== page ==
4

If you're looking for hardcore static performance, look into nginx. A web server that specializes specifically in serving static content. You will find that Apache can serve static content quite quickly too if you don't use complex features or .htaccess files, etc. Caching and connection handling are best left to the tunable features of the service daemon ...


4

More buffer doesn't necessarily imply more speed. More buffer simply implies more buffer. Below a certain value you'll see overflow as applications can't necessarily service received data quickly enough. This is bad, but at the point where there is sufficient buffer for the app to service at a reasonable rate even in the event of the occasional traffic ...


4

There are several bugreports about this on Red Hat Bugzilla, for example here, here and here. Just remove the lines or run sysctl -e -p instead of sysctl -p.


3

You mention in your question that you are using a VPS. What kind of VPS? It sounds like you are in a OpenVZ VPS. If it is OpenVZ, it is sharing the kernel among many containers like yours and you cannot change the kernel configuration per container but directly on the host. I actually build a litlle OpenVZ centos container and I tried to apply the kernel ...


3

I think that sysctl parameter is for viewing only. You'll want to use the /sys/module/nf_conntrack/parameters/hashsize interface for runtime changes, and the hashsize module option to set it during initial module load. You'd want an entry in a /etc/modprobe.d/ file that looks something like this: options nf_conntrack hashsize=XXXXX


3

Try: modprobe bridge lsmod | grep bridge You don't the those modules loaded into the kernel.


3

OpenVZ is container-based, and as such, uses a shared kernel. Containers can only change a very small, restricted set of sysctls (which ones, unfortunately, aren't even documented). If you need to do this, you need to be using something other than OpenVZ.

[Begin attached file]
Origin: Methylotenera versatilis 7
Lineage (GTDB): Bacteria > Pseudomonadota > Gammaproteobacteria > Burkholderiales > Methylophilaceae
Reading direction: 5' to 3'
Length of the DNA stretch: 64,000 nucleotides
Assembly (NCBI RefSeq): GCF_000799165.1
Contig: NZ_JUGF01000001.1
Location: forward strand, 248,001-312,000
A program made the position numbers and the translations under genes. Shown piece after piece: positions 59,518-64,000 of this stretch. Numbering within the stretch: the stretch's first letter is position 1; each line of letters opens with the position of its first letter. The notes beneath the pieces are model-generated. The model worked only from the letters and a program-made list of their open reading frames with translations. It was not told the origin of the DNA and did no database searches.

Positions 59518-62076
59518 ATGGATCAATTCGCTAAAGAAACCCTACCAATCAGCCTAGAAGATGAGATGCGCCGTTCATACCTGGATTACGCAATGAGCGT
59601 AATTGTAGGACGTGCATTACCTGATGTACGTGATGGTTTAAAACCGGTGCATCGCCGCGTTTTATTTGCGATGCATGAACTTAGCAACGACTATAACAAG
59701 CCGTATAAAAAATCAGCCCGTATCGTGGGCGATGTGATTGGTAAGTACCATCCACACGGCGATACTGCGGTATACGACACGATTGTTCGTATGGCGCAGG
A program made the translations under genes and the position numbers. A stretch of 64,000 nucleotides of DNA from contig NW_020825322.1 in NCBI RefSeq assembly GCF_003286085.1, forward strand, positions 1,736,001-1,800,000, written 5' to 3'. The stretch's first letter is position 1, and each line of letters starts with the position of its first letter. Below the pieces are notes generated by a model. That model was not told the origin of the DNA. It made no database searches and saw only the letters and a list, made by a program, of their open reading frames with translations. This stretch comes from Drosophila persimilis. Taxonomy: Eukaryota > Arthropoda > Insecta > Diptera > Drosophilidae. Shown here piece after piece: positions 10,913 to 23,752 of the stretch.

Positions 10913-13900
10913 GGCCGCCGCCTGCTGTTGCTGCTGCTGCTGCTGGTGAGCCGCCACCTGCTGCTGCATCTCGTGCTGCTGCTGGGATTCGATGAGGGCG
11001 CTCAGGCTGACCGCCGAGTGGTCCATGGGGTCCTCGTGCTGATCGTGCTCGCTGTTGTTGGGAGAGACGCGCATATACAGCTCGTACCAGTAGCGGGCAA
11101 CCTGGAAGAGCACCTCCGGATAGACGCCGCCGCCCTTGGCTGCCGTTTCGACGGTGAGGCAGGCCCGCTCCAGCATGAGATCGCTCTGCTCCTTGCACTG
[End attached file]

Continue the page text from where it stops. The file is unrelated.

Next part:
3

You have two main questions here: 1. Strictly IPv4 speaking, is port exhaustion actually possible? Yes. Take, for example, a load balancing router sending all connections to a NAT IP address. This is likely to happen when you have many SRC IPs connecting to the bottleneck of a single DST IP. This means that your webserver could have a bunch of ...


3

Setting tcp_orphan_retries to 0 is a special case, see tcp_timer.c 98 /* Calculate maximal number or retries on an orphaned socket. */ 99 static int tcp_orphan_retries(struct sock *sk, int alive) 100 { 101 int retries = sysctl_tcp_orphan_retries; /* May be zero. */ 102 103 /* We know from an ICMP that something is wrong. */ 104 ...


3

Check if there is a file in /etc/sysctl.d with your parameter. These files override the /etc/sysctl.conf file...


3

I believe /etc/sysctl.conf is still the right place (and man sysctl.conf agrees). Did you reboot? changes to /etc/sysctl.conf are not a real-time thing: They are only read/applied when the system enters multi-user mode during startup.


3

It's more like computer science question. Especially if you want to dig into hash tables and big-O notations. The answer is: If you are handling many TCP sessions on sever you really want to look up connection's tcp parameters in O(1) time instead of O(n). FreeBSD uses chaining to resolve hash table collisions. So if there is lots of connection there will ...